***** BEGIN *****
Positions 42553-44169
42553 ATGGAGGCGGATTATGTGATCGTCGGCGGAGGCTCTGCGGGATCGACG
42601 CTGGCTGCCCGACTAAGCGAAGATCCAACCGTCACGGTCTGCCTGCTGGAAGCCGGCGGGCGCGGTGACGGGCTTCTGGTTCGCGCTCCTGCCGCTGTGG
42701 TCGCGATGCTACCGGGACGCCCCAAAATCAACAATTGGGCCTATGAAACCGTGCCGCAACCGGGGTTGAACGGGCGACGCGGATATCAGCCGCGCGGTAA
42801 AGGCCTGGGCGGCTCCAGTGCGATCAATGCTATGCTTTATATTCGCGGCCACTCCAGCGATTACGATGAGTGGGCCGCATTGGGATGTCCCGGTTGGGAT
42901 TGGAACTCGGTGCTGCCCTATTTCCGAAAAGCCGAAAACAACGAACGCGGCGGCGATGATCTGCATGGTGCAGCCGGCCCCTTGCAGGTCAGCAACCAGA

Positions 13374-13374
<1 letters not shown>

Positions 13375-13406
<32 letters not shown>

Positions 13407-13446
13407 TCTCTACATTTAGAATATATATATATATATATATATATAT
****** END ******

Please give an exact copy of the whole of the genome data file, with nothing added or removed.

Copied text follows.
Positions 42553-44169
42553 ATGGAGGCGGATTATGTGATCGTCGGCGGAGGCTCTGCGGGATCGACG
42601 CTGGCTGCCCGACTAAGCGAAGATCCAACCGTCACGGTCTGCCTGCTGGAAGCCGGCGGGCGCGGTGACGGGCTTCTGGTTCGCGCTCCTGCCGCTGTGG
42701 TCGCGATGCTACCGGGACGCCCCAAAATCAACAATTGGGCCTATGAAACCGTGCCGCAACCGGGGTTGAACGGGCGACGCGGATATCAGCCGCGCGGTAA
42801 AGGCCTGGGCGGCTCCAGTGCGATCAATGCTATGCTTTATATTCGCGGCCACTCCAGCGATTACGATGAGTGGGCCGCATTGGGATGTCCCGGTTGGGAT
42901 TGGAACTCGGTGCTGCCCTATTTCCGAAAAGCCGAAAACAACGAACGCGGCGGCGATGATCTGCATGGTGCAGCCGGCCCCTTGCAGGTCAGCAACCAGA

Positions 13374-13374
<1 letters not shown>

Positions 13375-13406
<32 letters not shown>

Positions 13407-13446
13407 TCTCTACATTTAGAATATATATATATATATATATATATAT